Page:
I’m working on my story for the Biographie project. There’s a fair bit of procrastination going on. Like this post, for example. My story is about my depression after Finn was born. That’s circa 2012, folks. But it lasted a reaaaallly long time. It lasted so long in fact, that the question of whether it really was PND or whether it was stress brought on by a string of shitty events around that time is still up for debate.

I’ve been “mommy blogging” for almost two years and I still haven’t shared my biggest challenge in motherhood so far. It was hard to live through, so naturally it’s hard to write about.

When I start to write about the experience, I have clarity about the whole thing. I hear a story about someone having PND or I recall one of the countless conversations I’ve had with someone who went through something similar. I get angry at society for not talking about it enough. I decide it’s my responsibility as a human being to be honest and help to bridge the gap between common knowledge about having babies and the reality.

LIKE, LET’S START TALKING ABOUT IT GUYS!! WOO HOO!

So I start writing.

And then I start to worry that maybe one day Finn will read my story and that he might wonder about us. Me and him, back in the day. And whether my depression effected him somehow. Or worse, that maybe he had something to do with my depression.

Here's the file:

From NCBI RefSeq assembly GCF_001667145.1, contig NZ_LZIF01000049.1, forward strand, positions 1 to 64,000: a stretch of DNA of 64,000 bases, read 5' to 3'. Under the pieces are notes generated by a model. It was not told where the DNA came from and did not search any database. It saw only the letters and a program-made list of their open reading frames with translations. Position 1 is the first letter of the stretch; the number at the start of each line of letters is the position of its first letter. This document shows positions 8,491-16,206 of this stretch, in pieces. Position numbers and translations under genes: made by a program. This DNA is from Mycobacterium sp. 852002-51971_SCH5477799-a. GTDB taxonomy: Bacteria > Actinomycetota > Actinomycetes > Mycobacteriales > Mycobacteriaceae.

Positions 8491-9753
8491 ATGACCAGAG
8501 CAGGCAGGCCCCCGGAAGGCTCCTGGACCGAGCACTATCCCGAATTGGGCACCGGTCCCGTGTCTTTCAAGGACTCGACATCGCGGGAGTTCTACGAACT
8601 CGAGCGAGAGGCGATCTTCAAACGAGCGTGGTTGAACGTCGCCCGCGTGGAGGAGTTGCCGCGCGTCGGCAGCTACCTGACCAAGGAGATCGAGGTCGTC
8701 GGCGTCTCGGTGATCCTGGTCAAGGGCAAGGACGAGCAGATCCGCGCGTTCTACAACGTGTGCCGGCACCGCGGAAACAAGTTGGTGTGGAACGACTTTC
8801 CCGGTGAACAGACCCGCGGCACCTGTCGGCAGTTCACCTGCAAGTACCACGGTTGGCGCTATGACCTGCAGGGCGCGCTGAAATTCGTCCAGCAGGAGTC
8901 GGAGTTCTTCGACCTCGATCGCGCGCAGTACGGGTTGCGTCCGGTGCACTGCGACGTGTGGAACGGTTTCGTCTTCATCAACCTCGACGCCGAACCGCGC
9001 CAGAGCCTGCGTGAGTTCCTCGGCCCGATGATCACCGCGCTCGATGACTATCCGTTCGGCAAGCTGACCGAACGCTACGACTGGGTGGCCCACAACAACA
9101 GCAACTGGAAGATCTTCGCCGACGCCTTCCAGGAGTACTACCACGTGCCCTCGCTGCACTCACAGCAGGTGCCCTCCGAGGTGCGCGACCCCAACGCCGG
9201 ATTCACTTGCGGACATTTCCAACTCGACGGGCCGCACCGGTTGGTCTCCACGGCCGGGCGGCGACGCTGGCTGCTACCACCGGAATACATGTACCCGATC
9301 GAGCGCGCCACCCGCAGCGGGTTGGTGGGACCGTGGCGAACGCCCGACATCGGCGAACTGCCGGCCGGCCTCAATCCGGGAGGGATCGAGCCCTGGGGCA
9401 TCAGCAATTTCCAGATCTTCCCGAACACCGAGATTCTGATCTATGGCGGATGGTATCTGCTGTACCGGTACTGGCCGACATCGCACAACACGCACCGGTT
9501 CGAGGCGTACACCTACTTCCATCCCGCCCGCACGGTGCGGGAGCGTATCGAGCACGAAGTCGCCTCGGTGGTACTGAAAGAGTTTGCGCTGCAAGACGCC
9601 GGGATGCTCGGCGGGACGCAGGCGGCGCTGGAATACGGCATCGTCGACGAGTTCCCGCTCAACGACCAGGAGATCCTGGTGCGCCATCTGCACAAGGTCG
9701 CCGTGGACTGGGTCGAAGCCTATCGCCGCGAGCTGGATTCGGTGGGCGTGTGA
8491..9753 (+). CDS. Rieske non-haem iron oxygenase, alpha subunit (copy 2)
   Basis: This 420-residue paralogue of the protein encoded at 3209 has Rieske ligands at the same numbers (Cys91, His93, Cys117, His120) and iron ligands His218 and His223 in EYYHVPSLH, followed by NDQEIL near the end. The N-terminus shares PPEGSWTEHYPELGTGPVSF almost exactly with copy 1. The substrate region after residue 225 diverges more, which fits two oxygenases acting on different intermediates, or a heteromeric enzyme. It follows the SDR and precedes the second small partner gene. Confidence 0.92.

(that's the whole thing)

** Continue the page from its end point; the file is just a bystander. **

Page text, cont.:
I worry that I’ll be labeled Depressed. I had depression. I’m not Depressed. But I also understand how stigma works. And how humans sometimes work. I worry that some people will judge me and that they’ll talk. OohooOooooh. Scary!

So I’ve had to keep reminding myself of why I’m telling this particular story for the Biography project in the first place. I remind myself that mothers are suffering and they really shouldn’t be. The statistic, which doesn’t represent all the unreported cases of postnatal depression, is 15%. I’m doing this for all the women, like me, who don’t seek help. The ones who seem happy.

I have an entire theory on why women in today’s society suffer postnatal depression. It involves the politicizing of the family unit, socially constructed gender roles and Bourdieusian theory on the structure of suburbia. I’m super edumacated on the whole thing. Apparently I’m also a total hippy because the upshot of my theory is that we should all go live in a commune.

Everyone keeps saying “it takes a village”, but the majority of us spend most of the newborn months at home with our babies alone at home, isolated and unsure and sleep deprived and we are suffering. So while we continue to suffer, shouldn’t we also continue to talk about it until a solution is found? (I’m also open to suggestions outside of the commune idea.) I feel like if I can go some way to help the conversation, I’ve done my part.

And if Finn reads it I’ll explain to him that he actually saved me. I had to get up every day for him. I won’t have to explain that the love I have for him is bigger than the sky in Montana because he already knows that. And I’ll never stop telling him. And if people talk? Hopefully they’ll also share a link to the Biographie project.

 


 

Biographie launches in two weeks! I’m so excited to share stories from an amazing group of beautiful mamas who are kicking off the project with honesty, introspection and humor. We’ll be launching with nine stories over nine days and then one each week after that. If you have a story you would like to share, go up to the Biographie tab in the menu bar and click on the drop down “submissions” for more info.